Just when I was starting to make some headway on quilting on the alphabet quilt, a 'squirrel' ran by! That 'squirrel' also goes by the name of Liberty fabric.
Liberty of London. You've heard of it? Known for colorful, petit prints. The fabric itself is very fine, and pricy. Certainly an indulgence.
I've been collecting small swatches of Liberty Fabrics for a while. Each new "Nearly Insane" block I've been working on for a while now starts with a liberty print as its focus.
I think this is block 16 or 17 from the book by Liz Lois, still in progress.
When I got the book out a couple weeks ago to work on a block or two as a distraction, I got the hankerin' to add to the collection of Liberties. . . .
A little online search identified a shop in Michigan that only carries Liberty Fabrics. I placed my first order with DuckaDilly (of course, I LOVE the shop name!) for a small fat quarter bundle and was sucked in. The package was prepared beautifully with every detail covered. Exactly the kind of online shopping experience I love!
Of course, I couldn't stop with a few fat quarters, I ended up joining one of the monthly clubs, and now I am scheduled to receive a dozen fat eighths each month.
I blame it all on COVID! If I'm going to be stuck at home, I'm going to be stuck with the good stuff! Not that ANY quilting fabric is *bad*, but this is definitely a treat above and beyond the usual.
On top of that, I think I sucked in a friend.
Her sister, too.
The first package of decadent fabric arrived last week (above). In a text, my friend asked, have you thought of what you're going to do with these fabrics you get each month?
My very first thought was, erm, a plan? In my head, I said to myself, "I thought I might just collect them and pet them from time to time." However, without missing a beat, I replied, "I think I might make some Liberty birds," as if that had been my plan all along.
Now I was committed. (There are several definitions of that word that apply here.)
She said, she was thinking about using hers for a some sort of churn dash block variation, like Moody Blues.
Thinking I had recovered nicely with what seemed like a well-considered bird block plan, I wasn't prepared for the pivot. And my mind went blank.
I said, "'Moody Blues' that sounds familiar!"
She said, "It's in your book (you idiot)"
She didn't say that last part (you idiot), but pretty sure she was thinking it!
I love that Moody Blues quilt! So then, my next thought was to consider if I had been too hasty with my bird block idea. The Liberties would be great as a Churn Dash project, maybe in a smaller version.
And that's when my brain went into overdrive.
I opened up the original 6" version of "The Early Bird" on my computer (NOT THE SAME as the 8" version available to FLOCK Members).
I made some adjustments to the pattern, created templates (the original version was mostly stitch-and flip technique, but Liberty fabrics are just too dear to discard all those leftover triangles)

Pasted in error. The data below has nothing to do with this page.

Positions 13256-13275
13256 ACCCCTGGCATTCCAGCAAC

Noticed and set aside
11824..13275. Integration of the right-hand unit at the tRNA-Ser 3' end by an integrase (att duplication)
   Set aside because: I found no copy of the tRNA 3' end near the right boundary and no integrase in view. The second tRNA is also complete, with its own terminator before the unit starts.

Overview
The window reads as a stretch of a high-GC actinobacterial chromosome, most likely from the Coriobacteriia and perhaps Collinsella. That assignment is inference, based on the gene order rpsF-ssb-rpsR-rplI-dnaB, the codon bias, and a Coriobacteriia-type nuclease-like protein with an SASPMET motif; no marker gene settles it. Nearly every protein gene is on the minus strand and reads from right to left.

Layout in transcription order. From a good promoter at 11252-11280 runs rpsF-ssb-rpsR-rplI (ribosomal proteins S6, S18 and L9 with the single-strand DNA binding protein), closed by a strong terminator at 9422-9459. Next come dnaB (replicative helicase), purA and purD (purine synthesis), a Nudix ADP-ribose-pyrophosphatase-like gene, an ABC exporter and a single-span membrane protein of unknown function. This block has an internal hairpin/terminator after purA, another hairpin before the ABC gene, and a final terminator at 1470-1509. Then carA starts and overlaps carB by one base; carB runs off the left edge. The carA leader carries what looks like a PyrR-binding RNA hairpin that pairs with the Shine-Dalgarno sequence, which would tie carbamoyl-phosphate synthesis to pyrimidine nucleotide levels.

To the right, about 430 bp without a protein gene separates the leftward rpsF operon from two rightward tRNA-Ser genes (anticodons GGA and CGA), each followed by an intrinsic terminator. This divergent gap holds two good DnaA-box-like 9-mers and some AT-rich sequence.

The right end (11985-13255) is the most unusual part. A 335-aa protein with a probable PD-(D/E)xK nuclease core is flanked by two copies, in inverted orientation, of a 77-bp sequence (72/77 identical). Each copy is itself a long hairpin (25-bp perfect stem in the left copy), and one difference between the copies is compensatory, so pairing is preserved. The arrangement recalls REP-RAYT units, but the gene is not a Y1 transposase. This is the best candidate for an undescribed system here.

Ever since I designed this 6" block, I have wanted to do a quilt in lots of whimsical/scrappy colors.
So I made up one version of the block with a white-on-white polka dot background plus some Liberties and solid-reading colors.
By now the quilt-in-progress quilt sandwich had been set aside. I can work on that another day.
Next, I toyed with the idea to reverse the block and make the background from the Liberty print and the rest of the bird from solid-reading prints.
I encountered a little issue. Because of the small bright prints, Liberties don't necessarily 'read' as a single color, so paring them with solid prints or other liberty prints can make elements muddy or obscure.
I used the same light brown fabric for the beak and legs for both versions, and it just didn't hold up against the Liberty background. So I changed that out to a darker brown shade. Much better, IMO.
From one fat eighth, I was able to make one of each block variation comfortably, including Moody Blues-style sashing and borders.
With a bit of the Liberty print left over for the 'insane' blocks'
With the experiment declared a success (by me), I've already started selecting the fabrics for the next pair of Liberty Moody Bird blocks!
I am losing it! Last week I said I had just completed shutdown Puffy Pin Cushion number 9 - that was actually number 10 (I counted what's in the stack! - not sure why I didn't count last week!) This week I turned subtle pastel scraps into a bold surface embroidery design. This one took a lot longer than some of the others. There are lots of knots and chains in there! NUMBER 11 has the front spot this week!
Features chain stitch and colonial knots for the main design, and stem stitch at the outer seam allowance.
For the step-by-step tutorial, jump over to the blog and scroll down to the first Puffy Fours post from March 5 to begin at the beginning of the four-part how-to series.
Sandra D in Joliet says
Oh my Gosh! I may have to join the Fat 1/16 club! Why did you have to tell us? I’ve been wishing someone would put lots of colorful mini floral prints in charm packs. I follow Sarah Lizzie’s Blog also and I just love her floral quilts made with hexagons, etc. So I’m thinking of making a hexie with embroidery quilt like hers and also a Cathedral quilt. Both long term projects. It’s hard to find the florals I want but thanks to your enabling me, I might have to splurge monthly. 12 prints a month, hopefully different and heavy on the florals although I can throw in some other prints too sounds like a great way to get fabrics saved up to start this winter. At 9 x 13 I should get at least one cut for each quilt, probably more. ONE QUESTION: Are your bird pattern patchwork pieced or paper pieced? I haven’t had time to go back and read about them.
Hi Sandra. Sorry (not sorry) for being an enabler! Sounds like you’ve got some fun plans brewing. As for the birds, they are patchwork pieced, not paper pieced. Let me know if I can answer more questions for you.